Groups of persons who have contributed materially to the paper, but whose contributions do not justify authorship may be listed under a heading such as "clinical investigators" or "participating investigators," and their function or contribution should be described; for example, "served as scientific advisors," "critically reviewed the study proposal." If you have any question about this, contact that editorial office before submitting your manuscript at email@example.com or 312-202-5316.
Up to 10 authors are permitted for all articles. A footnote indicating that the two first authors made equal contributions is permissible by JACS, as long as the authors certify that each had a "first author" role equally. The order of authors (including adding or removing authors) cannot be changed without a written request to the Editorial Office from the corresponding author, and must be requested before the proof stage. A new Author Contribution form must be submitted and approved by the Editorial Office. Specifically if an author is removed, a letter from that author agreeing to his/her removal is required.
Each author's contribution to the intellectual content of the paper must be included on the Author Contribution form, available online, when submitting a new manuscript.
All contributors who do not meet the criteria for authorship should be listed in the Acknowledgment.Statement Regarding Duplicate Publication
JACS endorses the policy of the Uniform Requirements for Manuscripts Submitted to Biomedical Journals on " Overlapping Publications
Overlapping Publications." Specifically:
When submitting a paper, the author must always make a complete statement to the editor about all submissions and previous reports (including meeting presentations and posting of results in registries) that might be regarded as redundant or duplicate publication. The author must alert the editor if the manuscript includes subjects about which the authors have published a previous report or have submitted a related report to another publication. Any such report must be referred to and referenced in the new paper. Copies of such material should be included with the submitted manuscript to help the editor decide how to handle the matter.
If redundant or duplicate publication is attempted or occurs without such notification, authors should expect editorial action to be taken. At the least, prompt rejection of the submitted manuscript should be expected. If the editor was not aware of the violations and the article has already been published, then a notice of redundant or duplicate publication will probably be published with or without the author's explanation or approval.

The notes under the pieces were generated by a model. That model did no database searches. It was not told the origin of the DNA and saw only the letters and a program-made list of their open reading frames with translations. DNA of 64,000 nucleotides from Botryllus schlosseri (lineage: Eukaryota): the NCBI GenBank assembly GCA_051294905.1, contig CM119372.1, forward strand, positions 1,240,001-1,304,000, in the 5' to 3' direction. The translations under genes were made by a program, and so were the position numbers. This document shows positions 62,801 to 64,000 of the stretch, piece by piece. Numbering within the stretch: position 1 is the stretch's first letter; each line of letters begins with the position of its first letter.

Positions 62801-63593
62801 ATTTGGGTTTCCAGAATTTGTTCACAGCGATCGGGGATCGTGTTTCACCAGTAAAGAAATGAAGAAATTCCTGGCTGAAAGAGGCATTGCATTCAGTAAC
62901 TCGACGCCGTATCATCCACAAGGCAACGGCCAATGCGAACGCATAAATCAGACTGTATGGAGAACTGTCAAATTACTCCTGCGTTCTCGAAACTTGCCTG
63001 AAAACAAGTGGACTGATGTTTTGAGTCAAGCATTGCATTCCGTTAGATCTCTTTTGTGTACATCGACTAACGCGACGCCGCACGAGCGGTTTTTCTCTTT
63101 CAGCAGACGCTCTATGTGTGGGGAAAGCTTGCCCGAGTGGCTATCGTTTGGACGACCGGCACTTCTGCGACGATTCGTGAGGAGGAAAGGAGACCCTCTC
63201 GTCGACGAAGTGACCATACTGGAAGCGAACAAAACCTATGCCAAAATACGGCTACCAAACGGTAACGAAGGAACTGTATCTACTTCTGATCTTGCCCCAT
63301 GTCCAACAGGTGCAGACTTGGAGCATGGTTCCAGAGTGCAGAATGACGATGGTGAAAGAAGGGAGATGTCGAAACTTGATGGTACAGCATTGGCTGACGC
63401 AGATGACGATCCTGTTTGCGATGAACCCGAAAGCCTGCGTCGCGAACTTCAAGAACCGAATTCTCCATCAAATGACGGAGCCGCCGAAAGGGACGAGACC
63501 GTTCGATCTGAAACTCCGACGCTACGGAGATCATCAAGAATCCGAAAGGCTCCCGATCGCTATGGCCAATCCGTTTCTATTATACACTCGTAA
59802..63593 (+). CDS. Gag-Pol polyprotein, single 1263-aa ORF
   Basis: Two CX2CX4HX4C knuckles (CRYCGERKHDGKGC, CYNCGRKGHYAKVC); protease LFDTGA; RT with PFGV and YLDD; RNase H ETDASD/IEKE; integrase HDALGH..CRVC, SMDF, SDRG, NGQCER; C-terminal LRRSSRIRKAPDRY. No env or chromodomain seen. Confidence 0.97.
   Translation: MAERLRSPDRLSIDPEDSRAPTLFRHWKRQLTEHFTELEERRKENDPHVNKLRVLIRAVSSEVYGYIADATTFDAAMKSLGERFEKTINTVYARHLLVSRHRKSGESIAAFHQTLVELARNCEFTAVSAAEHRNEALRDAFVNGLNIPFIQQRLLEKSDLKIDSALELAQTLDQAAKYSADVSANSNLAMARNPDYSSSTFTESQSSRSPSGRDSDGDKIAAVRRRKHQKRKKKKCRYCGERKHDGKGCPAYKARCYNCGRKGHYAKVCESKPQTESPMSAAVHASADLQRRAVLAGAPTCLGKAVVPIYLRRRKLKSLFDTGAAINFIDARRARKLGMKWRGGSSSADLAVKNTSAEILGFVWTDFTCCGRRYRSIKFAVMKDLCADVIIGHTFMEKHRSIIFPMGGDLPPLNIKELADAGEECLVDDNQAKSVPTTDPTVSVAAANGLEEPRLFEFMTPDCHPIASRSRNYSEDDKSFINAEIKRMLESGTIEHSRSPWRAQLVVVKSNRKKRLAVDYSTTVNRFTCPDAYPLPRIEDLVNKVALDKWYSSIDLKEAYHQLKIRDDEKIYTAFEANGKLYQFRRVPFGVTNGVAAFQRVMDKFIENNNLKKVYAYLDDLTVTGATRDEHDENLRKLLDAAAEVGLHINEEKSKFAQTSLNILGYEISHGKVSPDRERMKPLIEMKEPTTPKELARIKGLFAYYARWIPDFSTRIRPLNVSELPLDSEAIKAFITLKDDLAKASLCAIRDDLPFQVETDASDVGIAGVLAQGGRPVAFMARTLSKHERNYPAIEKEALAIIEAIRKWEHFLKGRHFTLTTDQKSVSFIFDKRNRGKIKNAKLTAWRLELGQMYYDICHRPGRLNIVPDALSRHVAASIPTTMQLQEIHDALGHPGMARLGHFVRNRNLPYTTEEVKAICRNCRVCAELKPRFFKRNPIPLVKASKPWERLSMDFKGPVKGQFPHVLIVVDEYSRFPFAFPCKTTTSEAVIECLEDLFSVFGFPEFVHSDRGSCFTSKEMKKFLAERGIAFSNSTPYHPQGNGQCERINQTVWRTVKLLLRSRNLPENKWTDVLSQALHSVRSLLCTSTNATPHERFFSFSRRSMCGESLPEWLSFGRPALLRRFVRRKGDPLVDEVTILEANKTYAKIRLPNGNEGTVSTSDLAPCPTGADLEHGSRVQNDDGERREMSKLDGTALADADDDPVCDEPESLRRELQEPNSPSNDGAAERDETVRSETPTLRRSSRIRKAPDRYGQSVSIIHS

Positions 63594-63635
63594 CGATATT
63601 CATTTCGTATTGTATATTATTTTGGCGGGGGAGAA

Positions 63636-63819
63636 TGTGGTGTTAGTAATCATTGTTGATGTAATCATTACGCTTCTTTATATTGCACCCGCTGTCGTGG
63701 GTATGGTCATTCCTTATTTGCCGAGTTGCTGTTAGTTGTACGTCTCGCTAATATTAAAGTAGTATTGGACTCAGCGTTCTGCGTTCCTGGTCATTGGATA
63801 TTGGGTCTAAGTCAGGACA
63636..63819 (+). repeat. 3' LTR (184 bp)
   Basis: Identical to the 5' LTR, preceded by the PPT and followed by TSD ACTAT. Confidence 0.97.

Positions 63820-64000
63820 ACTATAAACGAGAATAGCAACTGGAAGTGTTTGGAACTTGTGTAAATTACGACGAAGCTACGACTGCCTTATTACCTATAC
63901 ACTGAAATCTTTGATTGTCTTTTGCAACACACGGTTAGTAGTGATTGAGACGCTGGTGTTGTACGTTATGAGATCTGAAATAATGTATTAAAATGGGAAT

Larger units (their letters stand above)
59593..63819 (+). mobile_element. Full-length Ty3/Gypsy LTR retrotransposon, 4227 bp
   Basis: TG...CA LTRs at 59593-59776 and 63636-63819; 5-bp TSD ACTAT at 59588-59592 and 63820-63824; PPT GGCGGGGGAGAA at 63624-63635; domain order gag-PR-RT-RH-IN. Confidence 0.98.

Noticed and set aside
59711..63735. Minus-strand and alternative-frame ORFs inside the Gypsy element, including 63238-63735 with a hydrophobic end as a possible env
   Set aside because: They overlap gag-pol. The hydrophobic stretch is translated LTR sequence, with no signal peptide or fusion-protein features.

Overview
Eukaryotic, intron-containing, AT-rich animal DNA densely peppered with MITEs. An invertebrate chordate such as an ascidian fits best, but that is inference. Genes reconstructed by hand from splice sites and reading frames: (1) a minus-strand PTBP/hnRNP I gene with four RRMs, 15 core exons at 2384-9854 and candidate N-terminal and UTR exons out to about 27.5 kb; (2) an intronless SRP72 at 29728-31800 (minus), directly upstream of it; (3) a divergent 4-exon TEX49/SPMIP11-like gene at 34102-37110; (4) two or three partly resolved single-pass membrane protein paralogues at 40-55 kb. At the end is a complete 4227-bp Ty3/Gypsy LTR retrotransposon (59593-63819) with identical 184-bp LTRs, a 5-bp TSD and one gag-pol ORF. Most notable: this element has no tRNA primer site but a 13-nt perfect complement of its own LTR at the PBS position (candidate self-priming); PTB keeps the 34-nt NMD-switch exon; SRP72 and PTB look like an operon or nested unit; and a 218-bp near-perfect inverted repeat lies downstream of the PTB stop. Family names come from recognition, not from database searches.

JACS does not publish case reports. JACS publishes Original Scientific Articles, Collective Reviews, Education, Ethics, and History Articles, Letters, and, periodically, other specialty articles. Unsolicited editorials are not accepted. Surgeon at Work articles are published online only. Most JACS articles are published online in advance of the monthly print issue.Original Scientific Article: a full-length report of original basic or clinical investigation. Profile and standards for reporting randomized controlled trials (CONSORT Statement) must be followed. All submissions of randomized clinical trials, in any phase, require the CONSORT flow diagram. These clarifications provide appropriate understanding for review and reading. Also, authors are referred to the Non-inferiority and Equivalence Trials Guidelines for useful checklist information. The JACS Disclosure Information statement is required . Clinical trials must be registered (see ICMJE Statement on Registering Clinical Trials). For an example of an actual trial registration online see
J Am Coll Surg 2006;202:A30-A32. For original scientific articles only, authors must provide a brief 1- to 3-sentence precis, not to exceed 50 words, summarizing the findings of their manuscript. If the article is accepted, the precis will appear in the table of contents.
Collective Review: a comprehensive, scholarly, balanced, systematic review of evidence-based literature mentioning all findings; these are not opinion submissions. Submissions should be state-of-the-art science confined mostly to Level I reporting (randomized trials with low false-positive and low false-negative errors, meta-analysis of multiple, well designed controlled studies) or Level II reporting (randomized trials with high false-positive or high false-negative errors or both, at least one well designed experimental study). Submissions must relate to important clinical subjects and be accompanied by author analysis leading to conclusions. The review must be no more than 25 double-spaced pages (including double-spaced references but not including tables and figures), rarely longer, with Editor approval. Include a one-paragraph summary for reviewers; a structured abstract is not required.